Japan’s Mitsubishi sets sights on aircraft niche
The company hopes to break into the international market with MRJ regional jet.
At a tightly guarded factory in central Japan, Mitsubishi, a maker of the Zero fighter planes of World War II, is launching its MRJ regional jet and aiming to fulfill Japan’s long-cherished ambitions to regain status as a major aviation power.
The company said Friday that a recent decision to push back the jet’s maiden flight from this spring to a few months later would not delay its commercial deliveries. Workers were conducting hydraulic and other tests on two of the test jets in a cavernous assembly facility; another jet had been sent out for painting.
Company executives are emphatic about their determination and urgency to get the job done.
“This is the last chance to get into real aircraft manufacturing. Mitsubishi Heavy Industries has a long-term vision to get into the aircraft assembly industry,” said Hideyuki Kamiya, head of marketing for Mitsubishi Aircraft Corp.
“We think we have a lot of potential to give this industry. This is very high-tech work requiring skilled workers and engineers. We can compete in this area,” he said.
The quest reflects a yearning to translate Japan’s engineering and manufacturing prowess into a firsttier aircraft industry with global reach, an ambition subsumed for decades after Japan’s 1945 defeat.
The plan dovetails with a national blueprint for turning the area near Nagoya into an aerospace hub on par with Boeing’s manufacturing base near Seattle.
Developed partly with government support, the 70to 90-seat jet project also parlays previous work by Mitsubishi on the Boeing 787 Dreamliner.
But years of delays are adding to the challenge of competing with Brazil’s Embraer, which dominates the regional jet market.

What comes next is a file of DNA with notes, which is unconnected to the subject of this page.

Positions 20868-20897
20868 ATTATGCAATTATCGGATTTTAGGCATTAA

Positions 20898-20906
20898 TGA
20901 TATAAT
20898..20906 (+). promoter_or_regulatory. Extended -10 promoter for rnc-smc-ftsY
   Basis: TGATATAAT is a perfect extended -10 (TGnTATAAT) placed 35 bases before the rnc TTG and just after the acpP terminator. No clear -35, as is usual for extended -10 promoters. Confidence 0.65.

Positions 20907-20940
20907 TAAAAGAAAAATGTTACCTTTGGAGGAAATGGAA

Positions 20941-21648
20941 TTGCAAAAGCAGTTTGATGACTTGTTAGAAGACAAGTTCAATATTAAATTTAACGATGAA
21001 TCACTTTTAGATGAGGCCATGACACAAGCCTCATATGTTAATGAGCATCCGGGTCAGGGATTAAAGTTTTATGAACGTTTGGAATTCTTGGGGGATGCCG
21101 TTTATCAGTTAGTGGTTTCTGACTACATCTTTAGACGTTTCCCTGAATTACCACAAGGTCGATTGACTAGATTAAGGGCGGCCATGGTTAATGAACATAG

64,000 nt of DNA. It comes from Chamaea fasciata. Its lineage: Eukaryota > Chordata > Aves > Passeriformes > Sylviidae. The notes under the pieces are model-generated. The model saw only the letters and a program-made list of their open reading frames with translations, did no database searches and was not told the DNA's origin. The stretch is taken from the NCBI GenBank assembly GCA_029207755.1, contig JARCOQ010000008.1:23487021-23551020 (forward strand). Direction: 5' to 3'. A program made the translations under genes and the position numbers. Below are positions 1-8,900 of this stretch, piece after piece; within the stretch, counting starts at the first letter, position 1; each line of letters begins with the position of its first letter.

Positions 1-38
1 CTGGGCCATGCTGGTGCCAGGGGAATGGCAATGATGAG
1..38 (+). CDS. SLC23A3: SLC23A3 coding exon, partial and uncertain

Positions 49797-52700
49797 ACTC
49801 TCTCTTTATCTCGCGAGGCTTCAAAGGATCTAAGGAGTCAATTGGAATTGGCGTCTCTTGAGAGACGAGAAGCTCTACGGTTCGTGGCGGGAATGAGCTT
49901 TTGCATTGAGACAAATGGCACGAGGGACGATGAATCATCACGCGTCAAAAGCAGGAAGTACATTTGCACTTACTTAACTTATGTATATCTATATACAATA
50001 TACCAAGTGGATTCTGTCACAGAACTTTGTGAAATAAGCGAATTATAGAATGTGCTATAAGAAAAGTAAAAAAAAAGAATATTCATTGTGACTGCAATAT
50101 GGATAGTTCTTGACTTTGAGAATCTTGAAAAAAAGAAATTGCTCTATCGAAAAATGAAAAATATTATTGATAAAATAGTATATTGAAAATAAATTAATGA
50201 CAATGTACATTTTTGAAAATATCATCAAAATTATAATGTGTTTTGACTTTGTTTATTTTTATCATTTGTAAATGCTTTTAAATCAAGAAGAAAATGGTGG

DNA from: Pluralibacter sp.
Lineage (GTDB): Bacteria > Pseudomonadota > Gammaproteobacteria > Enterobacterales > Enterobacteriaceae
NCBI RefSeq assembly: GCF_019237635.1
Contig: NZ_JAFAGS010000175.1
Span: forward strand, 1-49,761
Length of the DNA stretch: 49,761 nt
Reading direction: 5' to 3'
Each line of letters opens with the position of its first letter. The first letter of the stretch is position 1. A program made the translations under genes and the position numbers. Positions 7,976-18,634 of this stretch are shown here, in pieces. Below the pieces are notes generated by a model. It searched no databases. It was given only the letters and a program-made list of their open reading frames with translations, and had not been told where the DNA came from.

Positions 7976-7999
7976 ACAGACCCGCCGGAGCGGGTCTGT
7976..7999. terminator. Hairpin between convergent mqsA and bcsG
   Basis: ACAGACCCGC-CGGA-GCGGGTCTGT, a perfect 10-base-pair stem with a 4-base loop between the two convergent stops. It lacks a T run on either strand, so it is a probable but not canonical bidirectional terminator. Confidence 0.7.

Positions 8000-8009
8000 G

“It’s easier to put a man on the moon than to build an airliner that airlines want to buy,” said Greg Waldron, Asian managing editor at Flightglobal in Singapore. “It’s an extremely high-risk, extremely costly endeavor.”
Mitsubishi executives note that their product is 20% more fuel efficient than other leading single-aisle jets because it was engineered specifically to work with a Pratt and Whitney high-bypass geared turbofan engine. Such engines are more efficient because they require less jet thrust to propel them through the air.
The jet also will be quieter and slightly roomier than competitors’ aircraft, they say.
The Mitsubishi regional jet is the successor to a failed attempt in the 1960s to break into the international commercial market with the 64seat turboprop YS-11. The aim this time is finally to win Japan a foothold in the lucrative commercial passenger jet market.
Mitsubishi and Nakajima Aircraft Co. — predecessor to Fuji Heavy Industries, the parent company of Subaru — produced nearly 11,000 Zero fighters. Toward the war’s end, hundreds were used in kamikaze suicide attacks.
After Japan’s defeat, the U.S. occupation initially banned aircraft making. It was revived in the 1950s. The aviation industry is a key supplier of components for passenger jets, most significantly the Boeing 787 Dreamliner, but mainly makes military aircraft for Japan’s own defense force.
Although it holds leading technologies in avionics, materials and other key aircraft-related know-how and products, Japan has yet to integrate them into an entire commercialized passenger aircraft.
“The real prestige in all this comes from being the systems integrator,” Waldron said. “You design the aircraft and then you integrate it, which is where the value really comes in, and then can sell that abroad. It’s like a symbol of your country’s prowess.”
HIROMICHI MORIMOTO, president of Japan’s Mitsubishi Aircraft, speaks at a news conference Friday about plans for the company’s MRJ regional jet.